Controversy regarding the safety and efficacy of IIT exists, and additional RCTs are needed before definitive recommendations can be made. The Australian and New Zealand Intensive Care Society and the Canadian Critical Care Trials Group completed enrollment of 6105 patients in the Normoglycemia in Intensive Care Evaluation and Survival Using Glucose Algorithm Regulation (NICE-SUGAR) study on August 16, 2008. (Simon Finfer, F.R.C.P., F.J.F.I.C.M., Professor, Royal North Shore Hospital of Sydney, Sydney, Australia, written personal communication, August 21, 2008) A multicenter, open-label RCT, NICE-SUGAR will compare IIT (target BG 81–108 mg/dL) and conventional therapy (target BG 144–180 mg/dL) in a heterogeneous ICU population.‡‡ BG measurements will be obtained from arterial blood using either POC devices or a laboratory; all values < 72 mg/dL will be confirmed by a reference laboratory.78 The primary endpoint is 90-day all-cause mortality; secondary outcome measures include incidence and severity of hypoglycemia, need for organ support, incidence of blood stream infections, death in ICU, and LOS. The results of this large study should provide important information that will be crucial to the development of definitive recommendations regarding IIT.
In addition, there is increased interest in the role of technology in IIT. Continuous subcutaneous glucose monitoring at home has been shown to be effective in lowering Hemoglobin A1c97 and decreasing glycemic excursions in adults with type 1 and 2 diabetes. The continuous glucose monitoring device consists of a sensor inserted into the subcutaneous fat of the abdomen to measure glucose by the glucose-oxidase method and transmit the measurement to an external transmitter. Although there are theoretical concerns that subcutaneous edema, hypotension, and vasopressor use could decrease the accuracy and reliability of continuous glucose monitoring in critically ill patients, several studies have validated the use of this system in the ICU via Clark Error Grid analysis of the sensor readings and standard glucometer readings performed simultaneously.98,99 A number of private sector device manufacturers are also developing continuous monitoring devices using blood rather than subcutaneous glucose measurements, which may be promising in the perioperative setting.100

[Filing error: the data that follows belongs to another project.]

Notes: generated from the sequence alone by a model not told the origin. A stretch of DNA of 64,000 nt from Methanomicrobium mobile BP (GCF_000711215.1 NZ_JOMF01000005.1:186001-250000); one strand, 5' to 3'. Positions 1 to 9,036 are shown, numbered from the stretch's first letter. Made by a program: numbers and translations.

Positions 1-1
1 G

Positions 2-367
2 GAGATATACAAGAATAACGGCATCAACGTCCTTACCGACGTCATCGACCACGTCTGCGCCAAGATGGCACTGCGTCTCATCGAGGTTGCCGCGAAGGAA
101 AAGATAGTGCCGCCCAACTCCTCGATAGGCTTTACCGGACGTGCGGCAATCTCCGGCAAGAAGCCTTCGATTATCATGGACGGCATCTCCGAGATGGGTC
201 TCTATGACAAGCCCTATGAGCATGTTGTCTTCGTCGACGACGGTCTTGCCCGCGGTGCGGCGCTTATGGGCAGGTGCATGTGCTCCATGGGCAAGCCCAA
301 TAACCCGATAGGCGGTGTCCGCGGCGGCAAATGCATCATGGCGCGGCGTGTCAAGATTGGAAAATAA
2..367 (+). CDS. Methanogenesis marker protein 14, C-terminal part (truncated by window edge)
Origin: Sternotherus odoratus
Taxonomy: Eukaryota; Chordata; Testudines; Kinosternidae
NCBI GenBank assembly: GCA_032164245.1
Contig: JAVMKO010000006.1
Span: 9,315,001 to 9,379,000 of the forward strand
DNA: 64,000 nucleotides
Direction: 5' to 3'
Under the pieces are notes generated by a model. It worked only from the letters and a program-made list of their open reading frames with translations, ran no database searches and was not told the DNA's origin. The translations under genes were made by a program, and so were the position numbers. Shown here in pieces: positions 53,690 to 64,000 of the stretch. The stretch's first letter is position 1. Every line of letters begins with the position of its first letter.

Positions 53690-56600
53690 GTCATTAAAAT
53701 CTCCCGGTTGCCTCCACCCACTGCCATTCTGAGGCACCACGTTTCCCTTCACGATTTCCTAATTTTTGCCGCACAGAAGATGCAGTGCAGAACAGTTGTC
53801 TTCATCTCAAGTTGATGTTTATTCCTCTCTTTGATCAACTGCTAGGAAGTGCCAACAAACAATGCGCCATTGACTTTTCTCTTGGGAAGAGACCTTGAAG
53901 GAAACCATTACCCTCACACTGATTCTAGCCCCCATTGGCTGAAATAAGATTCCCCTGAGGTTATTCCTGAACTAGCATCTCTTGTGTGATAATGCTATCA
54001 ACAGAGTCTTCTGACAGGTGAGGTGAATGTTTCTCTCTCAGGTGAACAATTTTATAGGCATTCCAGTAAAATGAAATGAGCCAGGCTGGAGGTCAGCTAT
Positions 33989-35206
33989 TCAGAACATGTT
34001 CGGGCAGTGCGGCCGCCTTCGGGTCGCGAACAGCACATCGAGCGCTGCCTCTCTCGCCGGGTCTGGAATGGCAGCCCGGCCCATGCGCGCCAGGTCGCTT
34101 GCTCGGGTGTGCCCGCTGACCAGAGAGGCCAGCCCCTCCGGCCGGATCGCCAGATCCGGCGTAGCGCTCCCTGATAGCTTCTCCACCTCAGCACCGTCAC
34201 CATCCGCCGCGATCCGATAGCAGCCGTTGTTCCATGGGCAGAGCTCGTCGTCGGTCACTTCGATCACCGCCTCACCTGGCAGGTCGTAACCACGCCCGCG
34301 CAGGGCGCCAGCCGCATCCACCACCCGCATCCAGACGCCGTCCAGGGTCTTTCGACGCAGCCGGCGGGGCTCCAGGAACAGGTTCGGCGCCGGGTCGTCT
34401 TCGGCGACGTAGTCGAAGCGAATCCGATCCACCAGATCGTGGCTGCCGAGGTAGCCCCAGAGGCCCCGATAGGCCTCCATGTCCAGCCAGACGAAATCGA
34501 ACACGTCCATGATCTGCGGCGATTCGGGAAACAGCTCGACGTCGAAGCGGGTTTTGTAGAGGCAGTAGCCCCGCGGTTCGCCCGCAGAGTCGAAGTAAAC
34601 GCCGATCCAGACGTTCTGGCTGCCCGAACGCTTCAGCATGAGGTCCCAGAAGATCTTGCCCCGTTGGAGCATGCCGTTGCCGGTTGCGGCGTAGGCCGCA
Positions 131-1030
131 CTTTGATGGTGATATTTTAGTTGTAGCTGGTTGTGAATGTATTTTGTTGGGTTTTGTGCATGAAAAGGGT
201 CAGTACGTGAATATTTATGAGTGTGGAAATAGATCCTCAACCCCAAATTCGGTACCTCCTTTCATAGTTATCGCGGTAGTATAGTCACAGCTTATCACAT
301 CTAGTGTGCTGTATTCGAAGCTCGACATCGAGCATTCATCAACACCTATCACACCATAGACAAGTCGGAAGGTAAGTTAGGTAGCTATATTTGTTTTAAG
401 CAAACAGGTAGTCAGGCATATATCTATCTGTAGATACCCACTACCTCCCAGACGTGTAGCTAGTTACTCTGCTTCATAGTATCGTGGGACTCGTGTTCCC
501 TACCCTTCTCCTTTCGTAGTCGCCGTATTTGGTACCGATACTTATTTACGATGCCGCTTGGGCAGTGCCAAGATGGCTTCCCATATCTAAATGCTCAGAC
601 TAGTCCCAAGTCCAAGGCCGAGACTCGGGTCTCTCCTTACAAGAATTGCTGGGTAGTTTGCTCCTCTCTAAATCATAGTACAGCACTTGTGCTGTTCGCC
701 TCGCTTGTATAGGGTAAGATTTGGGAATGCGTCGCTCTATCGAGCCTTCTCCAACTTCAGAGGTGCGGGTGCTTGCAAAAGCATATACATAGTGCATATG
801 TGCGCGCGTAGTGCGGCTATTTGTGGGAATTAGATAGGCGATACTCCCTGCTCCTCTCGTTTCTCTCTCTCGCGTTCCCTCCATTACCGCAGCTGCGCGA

Evaluation of automation of the insulin infusion protocol is also underway. Rood et al. studied the use of a computerized algorithm that provides guideline-based advice within preexisting decision support software and found that the computer-based protocol improved insulin-dosing guideline compliance and decreased the incidence of BG values outside the target range.101 Plank et al. tested a fully automated model predictive control algorithm, a technology that has been used successfully in outpatients with diabetes.102 Model predictive control treatment was associated with a significantly higher percentage of time within the BG target range with no hypoglycemic events.
The ultimate goal of these technological advances is the creation of closed-loop glucose control. A closed-loop system couples continuous glucose monitoring with an IIT algorithm and an automatic intravenous infusion pump, thereby acting like an artificial pancreas. Several studies have evaluated the use of closed-loop systems in diabetic outpatients and in critically ill patients.103–107 Unfortunately, due to sensor reading deviations and poor performance in achieving glycemic targets, more work is required before this technology becomes a reality.
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Conclusion